A year ago, I followed Nine Inch Nails around for a week. It was the whole Deadhead experience: endless hours logged on the road with near-strangers, midday naps while lined up on the concrete in front of arenas, midnight runs to In-N-Out. The concerts were beautiful, and the close-knit family of fans traveling from gig to gig repeatedly affirmed my faith in humanity as they helped each other out time and again.
They also really pissed me off sometimes.
No one knows drama like hundreds of sleep-deprived sun-addled Nine Inch Nails fans. People cut in line, tweeted lies to further personal interests, read offensive jokes aloud off their iPhones to pass the time, and engaged in the baffling practice of ruthlessly bashing the very musicians we had spent so much money and time and energy to see. Throw in plenty of travel with a carful of relative strangers, all with their own particular quirks, and interpersonal stressors skyrocketed.
My coping skills for maddening situations are to unload with a friend or write about it. I was stuck in the equivalent of a traveling sardine can with other fans, so calling up my partner to vent was completely out of the question. Even writing was impossible since most of my time was spent shoulder-to-shoulder. (I knew I should have bought that $30 iPhone privacy screen before I went.) Unable to cope but desperate to make it through, I spent a lot of time Thinking Hard, trying to sort out a better way to handle anger than squelching it for the most part and getting passive-aggressive when it all became too much to bear.
I eventually realized that I had an object lesson right in front of me. Anyone who’s heard a couple of Nine Inch Nails songs knows that the guy behind the band name, Trent Reznor, is an angry, angry guy. His lyrics are fabulously cutting, sarcastic, and even cruel at turns. His stage presence follows suit, with the throwing of instruments just part of the status quo. And yet, to hear him speak in interviews or to read his lengthy online posts is to reveal a well-spoken, reasonably-tempered, even calm personality. It was just the balance I sought to strike, but how?
Finally, as I watched him scream and throw things on stage the way I wished I could after one of the more frustrating days of my trip, it dawned on me: channeling anger into one’s creative output could potentially free up the rest of the artist from all that vitriol. While one’s point of view can and probably should be consistent between one’s personal and creative life, the amount of emotion sunk into it can be wildly different. It made sense, I realized, to be as emotional and impassioned within the art as I felt like, while still maintaining my core values of openmindedness and radical acceptance in my actual person-to-person interactions.
Obviously, some anger needs to be acted upon. Sometimes anger is a symptom of a situation so broken that steps of some sort must be taken. But if you’re anything like me, you can take the steps that need to be taken, resolve the issues, and still have some grudging, grouchy anger about the whole situation. I handled myself as honorably as I could during the trip, but what to do with all of these lingering feelings weeks after I got home?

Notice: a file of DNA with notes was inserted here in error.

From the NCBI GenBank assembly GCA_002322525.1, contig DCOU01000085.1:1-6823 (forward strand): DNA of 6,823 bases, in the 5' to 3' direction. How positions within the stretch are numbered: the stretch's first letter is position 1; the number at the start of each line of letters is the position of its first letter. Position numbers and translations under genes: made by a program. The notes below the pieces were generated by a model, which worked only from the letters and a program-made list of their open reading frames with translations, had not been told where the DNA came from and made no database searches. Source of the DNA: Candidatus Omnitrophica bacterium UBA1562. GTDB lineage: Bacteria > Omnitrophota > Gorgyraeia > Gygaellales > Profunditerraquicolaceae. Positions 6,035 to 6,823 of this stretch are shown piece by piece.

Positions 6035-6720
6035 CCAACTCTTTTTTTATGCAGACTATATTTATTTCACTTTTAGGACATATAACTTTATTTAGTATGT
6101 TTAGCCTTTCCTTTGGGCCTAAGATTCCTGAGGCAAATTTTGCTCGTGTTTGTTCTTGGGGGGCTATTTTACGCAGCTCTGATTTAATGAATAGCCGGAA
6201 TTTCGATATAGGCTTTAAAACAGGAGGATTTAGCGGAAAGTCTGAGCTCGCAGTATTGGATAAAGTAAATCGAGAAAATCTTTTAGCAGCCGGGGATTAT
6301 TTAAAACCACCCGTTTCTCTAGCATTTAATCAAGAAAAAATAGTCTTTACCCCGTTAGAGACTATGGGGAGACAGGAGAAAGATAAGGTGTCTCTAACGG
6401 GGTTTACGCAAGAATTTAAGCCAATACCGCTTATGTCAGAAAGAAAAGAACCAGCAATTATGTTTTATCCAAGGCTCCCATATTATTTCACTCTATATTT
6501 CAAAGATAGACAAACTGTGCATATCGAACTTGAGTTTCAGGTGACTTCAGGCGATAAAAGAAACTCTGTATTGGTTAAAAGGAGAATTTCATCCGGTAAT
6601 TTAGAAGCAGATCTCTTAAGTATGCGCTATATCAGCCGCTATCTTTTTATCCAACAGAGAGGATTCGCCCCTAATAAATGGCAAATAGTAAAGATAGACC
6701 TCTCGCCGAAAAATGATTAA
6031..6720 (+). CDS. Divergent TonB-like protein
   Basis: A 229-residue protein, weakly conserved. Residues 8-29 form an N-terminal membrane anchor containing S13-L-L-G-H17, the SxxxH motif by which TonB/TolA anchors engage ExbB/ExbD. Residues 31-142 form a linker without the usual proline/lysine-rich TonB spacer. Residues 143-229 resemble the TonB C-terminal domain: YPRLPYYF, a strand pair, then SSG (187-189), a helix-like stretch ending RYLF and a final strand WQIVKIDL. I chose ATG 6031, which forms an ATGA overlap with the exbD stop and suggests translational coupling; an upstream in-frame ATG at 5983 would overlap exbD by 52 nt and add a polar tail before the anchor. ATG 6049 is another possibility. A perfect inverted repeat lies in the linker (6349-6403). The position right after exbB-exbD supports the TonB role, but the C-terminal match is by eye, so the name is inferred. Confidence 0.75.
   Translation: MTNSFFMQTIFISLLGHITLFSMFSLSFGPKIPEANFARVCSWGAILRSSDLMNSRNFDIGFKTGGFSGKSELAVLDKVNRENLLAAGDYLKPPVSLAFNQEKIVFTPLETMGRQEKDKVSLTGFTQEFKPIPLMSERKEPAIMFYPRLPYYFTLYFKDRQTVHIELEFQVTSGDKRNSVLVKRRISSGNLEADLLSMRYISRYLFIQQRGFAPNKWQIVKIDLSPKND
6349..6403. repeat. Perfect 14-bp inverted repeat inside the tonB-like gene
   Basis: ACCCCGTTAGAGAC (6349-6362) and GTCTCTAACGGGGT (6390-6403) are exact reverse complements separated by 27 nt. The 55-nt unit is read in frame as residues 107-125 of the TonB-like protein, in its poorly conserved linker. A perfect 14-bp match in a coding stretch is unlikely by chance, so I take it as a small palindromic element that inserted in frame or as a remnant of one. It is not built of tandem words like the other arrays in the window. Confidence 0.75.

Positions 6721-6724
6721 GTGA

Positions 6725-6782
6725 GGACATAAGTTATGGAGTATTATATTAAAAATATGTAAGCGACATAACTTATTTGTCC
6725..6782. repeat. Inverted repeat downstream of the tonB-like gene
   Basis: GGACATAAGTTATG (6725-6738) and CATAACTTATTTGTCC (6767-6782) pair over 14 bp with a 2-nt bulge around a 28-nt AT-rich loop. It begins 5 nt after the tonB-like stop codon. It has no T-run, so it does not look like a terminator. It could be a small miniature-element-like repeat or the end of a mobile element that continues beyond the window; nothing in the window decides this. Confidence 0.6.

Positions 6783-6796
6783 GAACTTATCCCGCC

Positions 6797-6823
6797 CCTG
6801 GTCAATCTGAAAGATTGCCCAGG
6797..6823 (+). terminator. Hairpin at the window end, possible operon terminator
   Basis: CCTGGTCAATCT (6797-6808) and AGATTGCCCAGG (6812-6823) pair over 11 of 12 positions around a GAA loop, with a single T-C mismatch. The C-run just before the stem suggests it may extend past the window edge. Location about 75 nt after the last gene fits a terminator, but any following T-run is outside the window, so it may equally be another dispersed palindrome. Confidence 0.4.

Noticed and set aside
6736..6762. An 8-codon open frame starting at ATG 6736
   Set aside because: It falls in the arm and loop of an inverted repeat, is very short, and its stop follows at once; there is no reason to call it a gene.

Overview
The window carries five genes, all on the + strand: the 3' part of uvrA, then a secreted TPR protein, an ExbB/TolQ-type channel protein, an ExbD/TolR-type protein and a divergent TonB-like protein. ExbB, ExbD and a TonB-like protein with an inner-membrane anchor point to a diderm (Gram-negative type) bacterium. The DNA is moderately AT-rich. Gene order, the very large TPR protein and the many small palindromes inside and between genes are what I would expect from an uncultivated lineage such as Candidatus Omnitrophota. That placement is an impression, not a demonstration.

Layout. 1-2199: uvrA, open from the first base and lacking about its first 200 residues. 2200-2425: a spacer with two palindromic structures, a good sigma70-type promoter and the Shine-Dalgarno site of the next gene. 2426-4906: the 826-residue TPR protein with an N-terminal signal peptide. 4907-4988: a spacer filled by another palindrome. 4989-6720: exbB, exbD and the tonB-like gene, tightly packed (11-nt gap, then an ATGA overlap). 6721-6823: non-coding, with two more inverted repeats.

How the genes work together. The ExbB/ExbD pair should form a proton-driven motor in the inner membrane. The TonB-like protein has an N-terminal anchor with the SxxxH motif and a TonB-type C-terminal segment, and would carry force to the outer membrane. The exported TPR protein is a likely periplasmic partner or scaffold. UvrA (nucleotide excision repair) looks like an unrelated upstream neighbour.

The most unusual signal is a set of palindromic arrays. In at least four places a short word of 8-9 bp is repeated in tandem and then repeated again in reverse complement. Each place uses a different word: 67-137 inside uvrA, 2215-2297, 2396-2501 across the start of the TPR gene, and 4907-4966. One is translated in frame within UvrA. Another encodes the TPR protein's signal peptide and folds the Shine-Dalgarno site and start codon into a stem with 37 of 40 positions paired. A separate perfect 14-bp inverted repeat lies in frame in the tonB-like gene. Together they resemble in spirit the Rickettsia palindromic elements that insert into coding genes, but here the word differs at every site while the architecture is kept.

I realized that I didn’t even have to be realistic in my writing. It was unlikely that I was 100% correct in my assumptions about the reasons behind anyone’s actions, and since I write fiction, all I needed were story components that were realistic in the general sense — not necessarily realistic about the particular situation I encountered. (In the same vein, my theory about Reznor’s angry art/balanced self is just something I overlay upon what little a fan like me sees of the whole picture; it’s unlikely to be entirely correct, but it doesn’t need to be in order to give me ideas about what I want for my own reality.)
I thought about some of the fans I’d seen who seemed desperate to get as close to the band as possible while also badmouthing them at every opportunity, and where that dichotomy might originate. From there, I thought about the clash between a musician’s public persona and real life, and the problems that might occur if a rabid fan of the persona met the real person and found that the things they thought they loved were nonexistent. It was a short leap from that to playing with my familiar genre of mixing humans and robots, both of which have some interesting perceptual problems about the other. Out came “Star Fucker,” about an obsessed fan who gets a little too close to her idol for comfort. It wound up one of my favorite stories in ROBOTICA, and to my surprise, a lot of my lingering anger about the weirdnesses of that trip’s fan wankery truly was exorcised from my psyche by writing it.
Now I don’t just stop at anger. Lust, exhaustion, grief, euphoria, longing, fear, boredom — any situation evoking emotion can be worked through in fiction. The stronger I feel about a situation, the better it seems to work, especially because I’m motivated to focus on the little details that drive me nuts and weave them into the story. The reality of the emotions I work with then shine through on the page, and that’s what it’s all about: a story world realistic enough that readers can get lost in it.
Plus, it’s cheaper than therapy. When’s the last time a counseling session paid royalties?